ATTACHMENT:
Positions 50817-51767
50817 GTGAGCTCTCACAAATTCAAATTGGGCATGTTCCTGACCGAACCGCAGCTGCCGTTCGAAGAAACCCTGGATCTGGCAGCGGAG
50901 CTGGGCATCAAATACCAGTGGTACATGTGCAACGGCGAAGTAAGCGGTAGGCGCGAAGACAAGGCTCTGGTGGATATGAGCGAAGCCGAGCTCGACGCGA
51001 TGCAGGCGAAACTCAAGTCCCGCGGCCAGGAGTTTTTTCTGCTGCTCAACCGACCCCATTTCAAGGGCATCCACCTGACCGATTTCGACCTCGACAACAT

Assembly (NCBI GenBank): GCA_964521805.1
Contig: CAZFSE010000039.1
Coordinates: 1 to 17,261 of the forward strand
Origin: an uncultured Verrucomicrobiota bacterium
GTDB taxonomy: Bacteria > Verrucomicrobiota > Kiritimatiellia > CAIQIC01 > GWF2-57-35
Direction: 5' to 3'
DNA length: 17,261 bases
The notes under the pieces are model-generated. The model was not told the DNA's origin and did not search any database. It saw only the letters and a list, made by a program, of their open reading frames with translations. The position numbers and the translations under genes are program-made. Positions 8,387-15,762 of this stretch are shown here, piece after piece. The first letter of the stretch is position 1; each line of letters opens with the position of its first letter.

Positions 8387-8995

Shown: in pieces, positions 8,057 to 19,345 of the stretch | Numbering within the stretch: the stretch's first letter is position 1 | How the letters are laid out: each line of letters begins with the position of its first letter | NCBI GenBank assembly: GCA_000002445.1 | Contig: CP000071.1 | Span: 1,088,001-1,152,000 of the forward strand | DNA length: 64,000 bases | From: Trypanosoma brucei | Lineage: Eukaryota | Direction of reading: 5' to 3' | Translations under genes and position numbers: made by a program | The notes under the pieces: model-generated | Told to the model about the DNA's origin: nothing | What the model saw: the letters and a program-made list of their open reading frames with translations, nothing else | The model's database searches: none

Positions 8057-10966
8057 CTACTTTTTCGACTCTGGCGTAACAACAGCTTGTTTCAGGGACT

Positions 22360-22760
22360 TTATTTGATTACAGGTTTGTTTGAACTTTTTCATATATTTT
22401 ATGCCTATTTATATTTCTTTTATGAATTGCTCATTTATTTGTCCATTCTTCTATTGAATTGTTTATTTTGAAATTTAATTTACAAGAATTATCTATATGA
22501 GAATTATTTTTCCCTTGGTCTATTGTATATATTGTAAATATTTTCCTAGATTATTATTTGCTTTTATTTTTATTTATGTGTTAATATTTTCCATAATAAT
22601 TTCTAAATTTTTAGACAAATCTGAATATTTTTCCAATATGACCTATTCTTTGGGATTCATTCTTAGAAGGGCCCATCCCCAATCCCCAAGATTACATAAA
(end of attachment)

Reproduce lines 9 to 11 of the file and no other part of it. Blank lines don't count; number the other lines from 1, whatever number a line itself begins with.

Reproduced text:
GTDB taxonomy: Bacteria > Verrucomicrobiota > Kiritimatiellia > CAIQIC01 > GWF2-57-35
Direction: 5' to 3'
DNA length: 17,261 bases